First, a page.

Bacon then talks about the noble and kind love the spiritual people possess. They don’t love a single person or group of people but the entire universe. They are more inclined towards every creation in the universe. Another kind of noble love that Bacon argues about is the love between husband and wife. This love is further dignified with the love of friends.
Conciseness, straightforwardness, wittiness, and compact opinions are the merits that Bacon’s essay cover. The methodical way of inscription makes his essay logical and rational. The subject matter that he argues about is taken from real life experiences and is a hot topic of discussion in every time. The readers find his essay more welcoming and pleasurable. The use of the Latin proverb in his essay shows his high knowledge regarding the Latin language, and it also adds colors to his writing.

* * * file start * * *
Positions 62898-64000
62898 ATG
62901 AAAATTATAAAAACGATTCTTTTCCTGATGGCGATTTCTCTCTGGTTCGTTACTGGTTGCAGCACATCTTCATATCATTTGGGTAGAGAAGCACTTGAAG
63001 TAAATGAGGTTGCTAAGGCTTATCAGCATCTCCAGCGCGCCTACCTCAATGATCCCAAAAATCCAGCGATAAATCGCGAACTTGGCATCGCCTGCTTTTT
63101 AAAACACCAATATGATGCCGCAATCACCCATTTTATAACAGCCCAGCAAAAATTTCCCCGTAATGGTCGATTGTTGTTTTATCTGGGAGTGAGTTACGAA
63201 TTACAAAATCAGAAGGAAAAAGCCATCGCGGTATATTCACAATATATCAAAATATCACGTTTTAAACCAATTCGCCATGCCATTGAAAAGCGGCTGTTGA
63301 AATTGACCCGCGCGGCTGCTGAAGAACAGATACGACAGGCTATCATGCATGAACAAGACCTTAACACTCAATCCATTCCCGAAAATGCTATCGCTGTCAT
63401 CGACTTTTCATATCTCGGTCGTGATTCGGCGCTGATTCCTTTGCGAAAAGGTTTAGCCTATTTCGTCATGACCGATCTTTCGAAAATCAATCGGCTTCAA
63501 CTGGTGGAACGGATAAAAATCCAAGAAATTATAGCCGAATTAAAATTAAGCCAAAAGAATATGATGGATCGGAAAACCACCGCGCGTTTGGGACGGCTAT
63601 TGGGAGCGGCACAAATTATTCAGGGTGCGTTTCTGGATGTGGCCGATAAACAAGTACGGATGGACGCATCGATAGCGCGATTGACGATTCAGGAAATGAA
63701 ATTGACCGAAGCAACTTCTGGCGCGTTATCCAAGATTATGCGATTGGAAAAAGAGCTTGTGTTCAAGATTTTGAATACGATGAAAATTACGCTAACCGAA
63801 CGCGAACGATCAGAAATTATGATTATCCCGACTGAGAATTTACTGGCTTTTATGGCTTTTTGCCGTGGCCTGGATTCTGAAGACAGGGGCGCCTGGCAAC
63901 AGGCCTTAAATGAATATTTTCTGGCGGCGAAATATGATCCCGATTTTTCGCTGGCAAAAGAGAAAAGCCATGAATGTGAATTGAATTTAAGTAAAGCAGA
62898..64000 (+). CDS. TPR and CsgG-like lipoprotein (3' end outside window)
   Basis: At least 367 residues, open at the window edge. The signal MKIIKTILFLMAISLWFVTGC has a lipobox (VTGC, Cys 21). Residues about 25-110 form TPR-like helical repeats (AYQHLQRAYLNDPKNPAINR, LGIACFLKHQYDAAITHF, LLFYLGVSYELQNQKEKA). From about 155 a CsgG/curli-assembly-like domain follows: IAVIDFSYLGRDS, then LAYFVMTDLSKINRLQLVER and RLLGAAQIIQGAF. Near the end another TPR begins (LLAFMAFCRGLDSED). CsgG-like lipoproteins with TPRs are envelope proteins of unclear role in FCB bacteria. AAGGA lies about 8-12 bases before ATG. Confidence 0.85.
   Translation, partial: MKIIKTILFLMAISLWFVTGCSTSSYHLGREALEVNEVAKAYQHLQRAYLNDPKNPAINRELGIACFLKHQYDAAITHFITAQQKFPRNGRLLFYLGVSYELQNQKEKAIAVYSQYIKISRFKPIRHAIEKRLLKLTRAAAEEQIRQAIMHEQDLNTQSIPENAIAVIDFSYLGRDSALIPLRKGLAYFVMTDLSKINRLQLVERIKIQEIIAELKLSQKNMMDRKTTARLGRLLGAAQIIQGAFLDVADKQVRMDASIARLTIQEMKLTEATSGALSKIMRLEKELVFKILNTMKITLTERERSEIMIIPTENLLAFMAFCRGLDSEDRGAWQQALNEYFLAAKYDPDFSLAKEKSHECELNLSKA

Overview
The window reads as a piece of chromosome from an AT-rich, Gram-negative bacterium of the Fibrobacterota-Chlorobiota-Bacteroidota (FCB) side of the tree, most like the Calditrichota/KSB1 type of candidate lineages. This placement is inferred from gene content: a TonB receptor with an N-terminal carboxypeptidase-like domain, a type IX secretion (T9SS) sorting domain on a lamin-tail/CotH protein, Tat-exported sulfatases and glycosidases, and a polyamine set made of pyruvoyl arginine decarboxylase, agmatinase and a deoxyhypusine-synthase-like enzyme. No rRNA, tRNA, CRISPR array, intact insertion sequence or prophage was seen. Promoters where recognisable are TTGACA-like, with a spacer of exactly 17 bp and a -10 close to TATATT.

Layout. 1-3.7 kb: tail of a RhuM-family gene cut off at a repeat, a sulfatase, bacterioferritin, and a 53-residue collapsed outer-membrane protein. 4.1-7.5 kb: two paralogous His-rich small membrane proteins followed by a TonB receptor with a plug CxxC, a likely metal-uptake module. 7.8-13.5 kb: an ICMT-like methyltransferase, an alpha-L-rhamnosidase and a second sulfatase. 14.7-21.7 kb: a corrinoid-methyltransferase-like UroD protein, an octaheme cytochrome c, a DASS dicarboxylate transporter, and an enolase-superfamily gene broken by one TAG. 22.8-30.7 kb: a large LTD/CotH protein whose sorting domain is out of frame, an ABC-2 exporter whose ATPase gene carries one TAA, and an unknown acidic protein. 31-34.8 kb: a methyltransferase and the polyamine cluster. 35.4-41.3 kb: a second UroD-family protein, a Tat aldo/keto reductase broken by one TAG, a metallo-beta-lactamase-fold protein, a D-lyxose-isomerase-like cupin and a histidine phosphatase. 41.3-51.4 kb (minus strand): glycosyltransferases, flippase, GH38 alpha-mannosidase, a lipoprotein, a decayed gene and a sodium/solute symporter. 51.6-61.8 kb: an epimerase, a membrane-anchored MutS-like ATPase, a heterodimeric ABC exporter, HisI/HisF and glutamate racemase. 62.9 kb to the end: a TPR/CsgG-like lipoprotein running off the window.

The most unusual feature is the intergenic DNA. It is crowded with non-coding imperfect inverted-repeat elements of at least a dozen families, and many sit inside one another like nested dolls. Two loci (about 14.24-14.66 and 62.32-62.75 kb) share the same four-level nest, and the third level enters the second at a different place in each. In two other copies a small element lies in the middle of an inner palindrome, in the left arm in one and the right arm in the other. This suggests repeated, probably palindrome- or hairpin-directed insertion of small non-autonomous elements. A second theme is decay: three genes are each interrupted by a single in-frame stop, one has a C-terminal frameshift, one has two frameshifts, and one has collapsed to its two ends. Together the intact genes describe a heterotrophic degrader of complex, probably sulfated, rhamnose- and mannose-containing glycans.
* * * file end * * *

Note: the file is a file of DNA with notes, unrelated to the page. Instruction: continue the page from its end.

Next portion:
More From Francis Bacon
- Of Adversity
- Of Ambition
- Of Death
- Of Delay
- Of Discourse
- Of Followers and Friends
- Of Friendship
- Of Great Place
- Of Love
- Of Marriage and Single Life
- Of Nobility
- Of Parents and Children
- Of Revenge
- Of Simulation and Dissimulation
- Of Studies
- Of Superstition
- Of Travel
- Of Truth
- Of Goodness and Goodness of Nature